Instead, the problem is what the decision highlighted: that witness intimidation was yet again a factor in a proceeding intended to hold Trump accountable for his misconduct. Trump had tried to influence potential witnesses during the special counsel’s investigation; he had intimidated witnesses in his first impeachment; and at least one surrogate appeared to be engaged in witness intimidation this time around. Given this track record, it’s reasonable to worry that such intimidation will come into play in the various investigations now circling Trump.

After the trial, House managers indicated that Republican members of Congress and individuals close to Trump and Pence had refused to cooperate for fear of retaliation and retribution. On Twitter, Herrera Beutler’s fellow Republican congresswoman, Marjorie Taylor Greene (Ga.), wrote what could be read as a thinly veiled threat to Herrera Beutler, invoking Trump supporters, some of whom had stormed the Capitol. “First voting to impeach innocent President Trump, then yapping to the press and throwing @GOPLeader under the bus,” Greene wrote. “The Trump loyal 75 million are watching.”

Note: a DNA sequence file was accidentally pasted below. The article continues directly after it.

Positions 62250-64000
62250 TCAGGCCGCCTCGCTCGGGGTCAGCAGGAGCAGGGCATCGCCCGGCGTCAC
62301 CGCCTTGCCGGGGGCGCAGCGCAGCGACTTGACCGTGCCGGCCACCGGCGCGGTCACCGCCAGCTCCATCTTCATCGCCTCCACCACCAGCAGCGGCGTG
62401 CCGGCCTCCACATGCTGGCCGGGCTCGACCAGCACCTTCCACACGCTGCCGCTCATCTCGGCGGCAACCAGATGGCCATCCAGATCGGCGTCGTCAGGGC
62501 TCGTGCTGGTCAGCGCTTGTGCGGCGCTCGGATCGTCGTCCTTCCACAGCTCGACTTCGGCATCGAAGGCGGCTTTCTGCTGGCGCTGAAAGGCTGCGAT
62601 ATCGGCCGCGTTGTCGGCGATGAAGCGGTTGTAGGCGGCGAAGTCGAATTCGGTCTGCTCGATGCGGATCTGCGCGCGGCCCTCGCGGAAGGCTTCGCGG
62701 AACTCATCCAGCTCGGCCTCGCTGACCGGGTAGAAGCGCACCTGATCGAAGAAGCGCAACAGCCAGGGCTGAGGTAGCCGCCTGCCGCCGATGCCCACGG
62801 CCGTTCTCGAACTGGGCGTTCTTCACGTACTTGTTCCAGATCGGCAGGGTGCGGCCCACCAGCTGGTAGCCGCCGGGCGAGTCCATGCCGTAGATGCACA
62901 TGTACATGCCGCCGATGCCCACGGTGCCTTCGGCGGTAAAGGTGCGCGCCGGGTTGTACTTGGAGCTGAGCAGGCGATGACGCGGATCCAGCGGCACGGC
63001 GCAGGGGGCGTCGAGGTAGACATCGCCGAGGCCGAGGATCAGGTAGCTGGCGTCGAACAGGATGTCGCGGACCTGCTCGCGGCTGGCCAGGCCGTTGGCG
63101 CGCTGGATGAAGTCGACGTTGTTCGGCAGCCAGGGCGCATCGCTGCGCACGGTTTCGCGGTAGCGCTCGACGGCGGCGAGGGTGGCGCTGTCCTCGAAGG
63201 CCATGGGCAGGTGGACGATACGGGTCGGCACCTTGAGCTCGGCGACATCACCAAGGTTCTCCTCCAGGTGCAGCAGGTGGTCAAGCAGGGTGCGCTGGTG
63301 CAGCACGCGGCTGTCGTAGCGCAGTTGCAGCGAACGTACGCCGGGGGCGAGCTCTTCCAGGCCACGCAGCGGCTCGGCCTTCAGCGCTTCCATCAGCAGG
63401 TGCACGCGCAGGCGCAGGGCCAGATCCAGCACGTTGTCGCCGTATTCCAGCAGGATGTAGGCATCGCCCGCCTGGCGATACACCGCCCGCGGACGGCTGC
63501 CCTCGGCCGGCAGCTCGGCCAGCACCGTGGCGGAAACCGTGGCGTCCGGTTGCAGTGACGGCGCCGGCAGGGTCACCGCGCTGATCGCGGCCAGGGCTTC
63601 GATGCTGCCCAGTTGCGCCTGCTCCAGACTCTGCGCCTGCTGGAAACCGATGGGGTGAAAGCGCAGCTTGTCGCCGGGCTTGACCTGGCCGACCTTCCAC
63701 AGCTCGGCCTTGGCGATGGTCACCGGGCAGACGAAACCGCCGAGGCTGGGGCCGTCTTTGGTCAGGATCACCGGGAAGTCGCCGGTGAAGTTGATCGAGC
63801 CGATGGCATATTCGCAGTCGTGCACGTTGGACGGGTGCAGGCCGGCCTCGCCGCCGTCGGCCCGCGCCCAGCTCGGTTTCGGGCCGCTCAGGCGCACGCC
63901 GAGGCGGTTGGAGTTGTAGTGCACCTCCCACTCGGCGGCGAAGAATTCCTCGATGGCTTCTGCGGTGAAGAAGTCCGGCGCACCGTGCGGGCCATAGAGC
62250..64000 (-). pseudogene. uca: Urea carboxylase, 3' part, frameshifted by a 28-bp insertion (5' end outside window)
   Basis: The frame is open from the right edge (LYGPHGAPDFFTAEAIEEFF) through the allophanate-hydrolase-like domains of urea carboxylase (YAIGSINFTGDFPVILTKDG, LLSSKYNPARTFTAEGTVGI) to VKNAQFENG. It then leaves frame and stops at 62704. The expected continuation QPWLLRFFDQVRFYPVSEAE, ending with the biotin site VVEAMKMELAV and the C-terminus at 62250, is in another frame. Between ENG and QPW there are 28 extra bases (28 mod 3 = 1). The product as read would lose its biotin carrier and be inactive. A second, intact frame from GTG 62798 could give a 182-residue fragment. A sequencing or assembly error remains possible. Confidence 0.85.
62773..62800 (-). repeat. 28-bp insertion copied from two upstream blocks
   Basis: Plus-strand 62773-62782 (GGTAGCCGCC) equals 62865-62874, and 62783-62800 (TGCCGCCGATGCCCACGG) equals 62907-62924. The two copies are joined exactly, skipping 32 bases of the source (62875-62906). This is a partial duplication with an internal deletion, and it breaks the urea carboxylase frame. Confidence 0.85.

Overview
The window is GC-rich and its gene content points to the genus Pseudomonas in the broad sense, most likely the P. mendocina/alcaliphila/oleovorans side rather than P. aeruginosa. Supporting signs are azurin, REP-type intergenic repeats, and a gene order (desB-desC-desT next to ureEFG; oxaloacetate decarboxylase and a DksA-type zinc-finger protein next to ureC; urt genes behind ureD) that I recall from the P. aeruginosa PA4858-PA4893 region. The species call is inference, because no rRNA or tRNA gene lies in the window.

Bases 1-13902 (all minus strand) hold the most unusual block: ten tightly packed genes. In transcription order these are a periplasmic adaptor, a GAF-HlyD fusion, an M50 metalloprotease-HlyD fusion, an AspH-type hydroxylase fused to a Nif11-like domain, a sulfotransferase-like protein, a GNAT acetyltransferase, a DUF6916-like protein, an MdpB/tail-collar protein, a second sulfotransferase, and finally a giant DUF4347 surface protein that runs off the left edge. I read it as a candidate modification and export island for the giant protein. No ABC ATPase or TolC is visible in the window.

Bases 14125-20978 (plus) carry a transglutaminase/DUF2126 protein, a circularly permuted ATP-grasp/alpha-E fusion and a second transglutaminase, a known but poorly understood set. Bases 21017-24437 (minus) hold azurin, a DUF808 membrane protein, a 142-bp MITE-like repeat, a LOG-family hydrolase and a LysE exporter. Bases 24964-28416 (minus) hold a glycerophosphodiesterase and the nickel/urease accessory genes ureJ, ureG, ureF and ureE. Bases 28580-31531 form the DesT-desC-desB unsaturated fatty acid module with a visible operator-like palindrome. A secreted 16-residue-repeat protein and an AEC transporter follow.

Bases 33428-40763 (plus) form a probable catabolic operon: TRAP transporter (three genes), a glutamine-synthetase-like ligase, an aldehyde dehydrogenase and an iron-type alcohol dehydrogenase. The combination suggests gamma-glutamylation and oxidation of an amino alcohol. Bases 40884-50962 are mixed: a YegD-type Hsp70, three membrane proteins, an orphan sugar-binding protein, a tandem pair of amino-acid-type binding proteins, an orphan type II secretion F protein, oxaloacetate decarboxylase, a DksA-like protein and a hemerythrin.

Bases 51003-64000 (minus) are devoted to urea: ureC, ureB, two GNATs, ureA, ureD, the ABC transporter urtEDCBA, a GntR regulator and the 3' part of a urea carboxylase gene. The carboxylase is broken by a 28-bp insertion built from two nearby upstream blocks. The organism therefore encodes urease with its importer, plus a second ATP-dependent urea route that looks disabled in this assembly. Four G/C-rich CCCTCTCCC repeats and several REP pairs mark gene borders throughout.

Herrera Beutler has not spoken publicly since issuing her statement on Friday night, so we don’t know if there were specific threats to her safety. But Republicans who crossed Trump after he lost the November election — such as Georgia Secretary of State Brad Raffensperger — have received threats against themselves and, in some instances, their families.